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News / Business / Clark County Business

Clark County loses 250 jobs in April

Trade, health care add jobs amid first monthly loss since September

By Sarah Wolf, Columbian staff writer
Published: May 26, 2023, 5:22pm

Clark County lost 250 jobs on a seasonally adjusted basis in April as employers reduced their payrolls for the first time in months.

It’s the first monthly loss since September, according to the Washington Employment Security Department’s regional economist, Scott Bailey.

“Employment gains averaged almost 1,000 jobs a month over the previous six months, so a break in hiring was not unexpected,” said Bailey.

There were about 185,800 people employed in the county in April.

Despite a small overall job loss, some sectors continued growing. Trade, transportation and utilities added 100 jobs compared with March, a boost Bailey credits to hiring at general merchandise stores. Hospitals and nursing care facilities saw a pickup in employment, with health care adding 200 jobs in the month.

With summer around the corner, it’s no wonder 300 jobs were added in leisure and hospitality, mostly in arts, entertainment and recreation.

Meanwhile, professional and businesses services lost 200 jobs. There were 100 jobs lost in professional services, which Bailey said has been “the hottest industry” over the past three years.

Construction, manufacturing, information services, finance and “other services” all stayed steady in April, according to the employment department’s report.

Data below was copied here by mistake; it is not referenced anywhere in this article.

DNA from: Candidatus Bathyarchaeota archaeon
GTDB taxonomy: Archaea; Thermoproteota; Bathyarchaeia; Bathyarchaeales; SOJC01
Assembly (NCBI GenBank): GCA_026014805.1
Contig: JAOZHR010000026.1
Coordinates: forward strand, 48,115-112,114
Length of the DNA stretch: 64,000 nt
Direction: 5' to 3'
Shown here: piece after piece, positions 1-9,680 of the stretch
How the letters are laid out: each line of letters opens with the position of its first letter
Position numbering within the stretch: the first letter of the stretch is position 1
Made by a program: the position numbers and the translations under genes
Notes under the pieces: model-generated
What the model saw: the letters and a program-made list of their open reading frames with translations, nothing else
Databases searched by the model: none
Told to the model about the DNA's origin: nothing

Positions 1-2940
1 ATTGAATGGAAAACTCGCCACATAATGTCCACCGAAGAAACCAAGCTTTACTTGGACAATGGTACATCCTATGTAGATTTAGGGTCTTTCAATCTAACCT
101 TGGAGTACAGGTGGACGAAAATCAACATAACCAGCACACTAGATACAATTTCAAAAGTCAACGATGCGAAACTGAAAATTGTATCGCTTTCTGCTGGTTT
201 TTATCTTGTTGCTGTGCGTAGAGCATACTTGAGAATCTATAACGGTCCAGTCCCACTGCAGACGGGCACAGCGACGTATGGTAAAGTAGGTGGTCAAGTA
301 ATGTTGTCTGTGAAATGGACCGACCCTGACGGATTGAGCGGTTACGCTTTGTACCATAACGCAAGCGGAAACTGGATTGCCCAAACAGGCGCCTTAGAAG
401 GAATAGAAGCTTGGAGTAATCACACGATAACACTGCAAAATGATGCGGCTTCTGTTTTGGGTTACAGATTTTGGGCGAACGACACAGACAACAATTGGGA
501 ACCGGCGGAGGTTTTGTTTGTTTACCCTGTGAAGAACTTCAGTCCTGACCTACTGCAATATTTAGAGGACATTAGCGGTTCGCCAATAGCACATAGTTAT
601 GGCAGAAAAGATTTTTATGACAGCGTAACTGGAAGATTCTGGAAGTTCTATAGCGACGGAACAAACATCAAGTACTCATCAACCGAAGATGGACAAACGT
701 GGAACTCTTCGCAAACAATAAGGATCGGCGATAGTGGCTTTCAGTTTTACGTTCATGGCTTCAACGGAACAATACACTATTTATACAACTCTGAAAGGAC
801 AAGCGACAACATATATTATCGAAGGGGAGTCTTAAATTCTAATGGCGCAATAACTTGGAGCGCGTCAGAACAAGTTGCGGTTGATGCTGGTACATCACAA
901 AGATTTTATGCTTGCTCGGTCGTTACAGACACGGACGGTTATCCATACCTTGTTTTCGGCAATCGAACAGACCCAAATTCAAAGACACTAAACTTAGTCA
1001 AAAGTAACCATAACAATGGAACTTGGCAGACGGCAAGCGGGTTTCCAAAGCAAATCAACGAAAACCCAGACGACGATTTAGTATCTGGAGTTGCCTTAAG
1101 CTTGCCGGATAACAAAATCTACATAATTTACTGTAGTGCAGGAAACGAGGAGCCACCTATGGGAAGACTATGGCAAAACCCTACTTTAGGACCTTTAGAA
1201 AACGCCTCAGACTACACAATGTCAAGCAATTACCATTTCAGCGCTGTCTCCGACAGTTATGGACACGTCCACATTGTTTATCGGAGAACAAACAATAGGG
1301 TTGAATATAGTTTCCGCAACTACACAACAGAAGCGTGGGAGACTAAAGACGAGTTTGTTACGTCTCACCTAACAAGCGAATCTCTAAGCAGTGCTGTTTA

Since April 2022, total employment in Clark County has grown by 6,100 with no major sectors losing jobs.

Private education services; arts, entertainment and recreation; professional services; real estate, rental and leasing; health care and social assistance; federal government; information services; corporate offices; accommodations and food services; other services; local government and business services all grew faster in the last year than the average of all industries.

Meanwhile, state government; wholesale trade; construction, mining and logging; and K-12 private education all added jobs, but at a rate slower than the average of all the industries.

Retail trade; transportation services; finance and insurance; and manufacturing saw no change since April 2022.

Clark County’s unemployment rate sat at 4 percent, lower than the 4.4 percent in April 2022.

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